CHARLESTON, W.Va. — The West Virginia Parkways Authority is on the verge of selling $172 million in bonds to finance construction of highways and bridges in 10 southern West Virginia counties.


Greg Barr

The bond sale closes next Tuesday, according to Parkways Authority General Manager Greg Barr.

“The pricing of the bonds took place last week where they basically took orders and there was a huge demand for the bonds,” Barr told MetroNews. “That helped the Parkways Authority and the state of West Virginia to keep the rates down a little bit.”

There’s never been time when there wasn’t debt financed by tolls on the Turnpike since the road was first constructed in the 1950s. The current debt was scheduled to be paid off next year. The new debt comes as part of Gov. Jim Justice’s Roads to Prosperity program. Legislation gives the Parkways Authority the go-ahead to sell up to $500 million in bonds to finance projects in 10 southern West Virginia counties. A total closer to $330 million is now envisioned. The authority decided to have two bond sales to make sure the new toll rates are enough to finance the debt.

The Parkways Authority voted earlier this year to double tolls, going from $2 to $4 for passenger vehicles and doubling for the various commercial classes. Existing EZ pass discounts will remain in place. The changes take effect Jan. 1, 2019. The biggest change will be a new deeply discounted program that will allow motorists to purchase a three-year unlimited use toll pass for $24. The purchase of the pass has to be made by the end of this year to get the cheap rate. The program was the idea of Gov. Justice.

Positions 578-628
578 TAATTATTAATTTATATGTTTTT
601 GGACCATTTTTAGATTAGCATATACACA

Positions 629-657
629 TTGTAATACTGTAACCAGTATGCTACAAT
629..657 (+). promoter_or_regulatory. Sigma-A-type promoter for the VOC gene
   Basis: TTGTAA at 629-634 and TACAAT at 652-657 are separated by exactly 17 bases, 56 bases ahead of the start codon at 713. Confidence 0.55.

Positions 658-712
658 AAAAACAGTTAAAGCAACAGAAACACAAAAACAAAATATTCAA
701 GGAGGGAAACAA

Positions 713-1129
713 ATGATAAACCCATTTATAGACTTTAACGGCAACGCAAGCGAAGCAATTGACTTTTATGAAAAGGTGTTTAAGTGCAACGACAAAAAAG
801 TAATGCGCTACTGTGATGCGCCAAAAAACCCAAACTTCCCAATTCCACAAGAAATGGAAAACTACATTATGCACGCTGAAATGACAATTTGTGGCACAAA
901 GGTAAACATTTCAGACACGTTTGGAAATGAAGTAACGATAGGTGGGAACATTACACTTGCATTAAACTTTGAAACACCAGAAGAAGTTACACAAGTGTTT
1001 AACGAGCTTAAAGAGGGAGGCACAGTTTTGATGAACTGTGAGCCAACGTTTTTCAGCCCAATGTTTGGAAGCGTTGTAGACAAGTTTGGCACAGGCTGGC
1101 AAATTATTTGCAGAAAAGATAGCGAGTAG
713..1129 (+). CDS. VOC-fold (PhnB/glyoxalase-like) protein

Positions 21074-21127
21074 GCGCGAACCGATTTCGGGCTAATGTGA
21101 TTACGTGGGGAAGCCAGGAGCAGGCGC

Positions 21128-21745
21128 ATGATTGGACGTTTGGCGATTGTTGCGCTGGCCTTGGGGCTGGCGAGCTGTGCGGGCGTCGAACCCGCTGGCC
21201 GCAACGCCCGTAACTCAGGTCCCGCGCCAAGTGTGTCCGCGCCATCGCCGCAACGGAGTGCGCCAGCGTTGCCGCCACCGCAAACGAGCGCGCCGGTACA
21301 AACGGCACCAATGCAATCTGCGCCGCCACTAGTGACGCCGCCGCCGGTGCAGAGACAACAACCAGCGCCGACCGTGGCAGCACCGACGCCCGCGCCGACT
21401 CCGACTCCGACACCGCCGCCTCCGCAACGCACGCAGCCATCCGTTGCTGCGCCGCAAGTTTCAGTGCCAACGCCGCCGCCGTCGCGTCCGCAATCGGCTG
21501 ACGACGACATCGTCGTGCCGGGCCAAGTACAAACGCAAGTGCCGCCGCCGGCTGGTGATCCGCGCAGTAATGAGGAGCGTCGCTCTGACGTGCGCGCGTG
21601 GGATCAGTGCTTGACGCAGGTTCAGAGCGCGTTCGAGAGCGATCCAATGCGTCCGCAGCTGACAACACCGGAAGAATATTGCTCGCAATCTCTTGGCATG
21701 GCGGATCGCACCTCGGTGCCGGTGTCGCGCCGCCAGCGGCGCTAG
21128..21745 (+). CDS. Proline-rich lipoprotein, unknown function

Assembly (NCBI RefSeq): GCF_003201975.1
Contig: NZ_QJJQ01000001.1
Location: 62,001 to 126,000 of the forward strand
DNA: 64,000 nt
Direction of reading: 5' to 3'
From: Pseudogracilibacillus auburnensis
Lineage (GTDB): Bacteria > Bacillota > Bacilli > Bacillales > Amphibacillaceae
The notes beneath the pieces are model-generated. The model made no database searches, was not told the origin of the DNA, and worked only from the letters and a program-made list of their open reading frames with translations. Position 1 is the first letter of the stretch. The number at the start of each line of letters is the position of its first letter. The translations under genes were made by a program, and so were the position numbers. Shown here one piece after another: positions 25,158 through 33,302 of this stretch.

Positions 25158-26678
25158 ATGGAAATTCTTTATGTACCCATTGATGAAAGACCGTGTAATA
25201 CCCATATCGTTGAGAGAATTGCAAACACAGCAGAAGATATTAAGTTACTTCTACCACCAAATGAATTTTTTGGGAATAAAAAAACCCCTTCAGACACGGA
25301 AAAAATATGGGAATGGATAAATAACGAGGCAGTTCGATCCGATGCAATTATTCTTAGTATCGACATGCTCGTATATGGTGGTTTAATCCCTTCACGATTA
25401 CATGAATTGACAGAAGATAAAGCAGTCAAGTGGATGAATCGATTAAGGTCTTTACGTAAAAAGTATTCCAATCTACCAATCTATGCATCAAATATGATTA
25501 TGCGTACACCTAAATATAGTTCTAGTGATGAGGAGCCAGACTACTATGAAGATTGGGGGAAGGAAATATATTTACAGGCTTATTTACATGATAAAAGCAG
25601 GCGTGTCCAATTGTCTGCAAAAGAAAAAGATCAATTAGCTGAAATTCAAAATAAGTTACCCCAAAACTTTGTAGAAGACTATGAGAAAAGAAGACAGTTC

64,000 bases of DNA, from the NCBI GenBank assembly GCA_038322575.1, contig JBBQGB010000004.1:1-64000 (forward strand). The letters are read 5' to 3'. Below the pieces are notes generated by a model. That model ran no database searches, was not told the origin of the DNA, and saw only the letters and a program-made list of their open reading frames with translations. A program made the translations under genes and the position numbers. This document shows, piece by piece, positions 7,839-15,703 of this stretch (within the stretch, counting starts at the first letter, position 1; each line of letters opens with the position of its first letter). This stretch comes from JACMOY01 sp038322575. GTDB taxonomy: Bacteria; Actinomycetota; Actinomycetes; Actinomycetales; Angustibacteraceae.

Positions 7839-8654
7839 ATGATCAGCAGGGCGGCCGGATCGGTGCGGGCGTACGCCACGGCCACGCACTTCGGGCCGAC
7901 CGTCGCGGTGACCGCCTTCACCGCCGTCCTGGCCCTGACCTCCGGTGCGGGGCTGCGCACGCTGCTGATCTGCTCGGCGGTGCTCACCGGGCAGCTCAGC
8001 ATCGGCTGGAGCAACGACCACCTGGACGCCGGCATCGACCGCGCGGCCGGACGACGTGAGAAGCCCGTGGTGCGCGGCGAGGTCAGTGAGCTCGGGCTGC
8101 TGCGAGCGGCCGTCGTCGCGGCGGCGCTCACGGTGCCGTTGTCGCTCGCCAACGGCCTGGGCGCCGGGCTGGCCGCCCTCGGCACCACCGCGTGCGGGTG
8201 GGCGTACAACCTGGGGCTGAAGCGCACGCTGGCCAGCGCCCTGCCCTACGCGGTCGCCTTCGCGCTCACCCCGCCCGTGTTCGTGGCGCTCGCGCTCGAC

Barr said the bond sale will close next Tuesday.

“The funds will transfer and we’ll be able to make that $172 million deposit in the state road construction account to help those projects in southern West Virginia,” Barr said.

The first projects are an update to state Route 10 in Logan, Wyoming and Mercer counties and work on a 3.8 mile extension road to the so-called “Bridge to Nowhere” on the King Coal Highway in Mercer County.

The money from the rest of the toll increase will finance other projects and the operation of the 88-mile toll road. The program is expected to bring in about $25 million in additional revenue a year.

“These (bonds) have the full pledge of the Parkway Authority’s toll revenues. So that’s what secures the debt and that’s what our bonds are rated on, our ability to continue to collect those tolls,” Barr said.

The Parkways Authority held its regular monthly meeting Thursday in Charleston.

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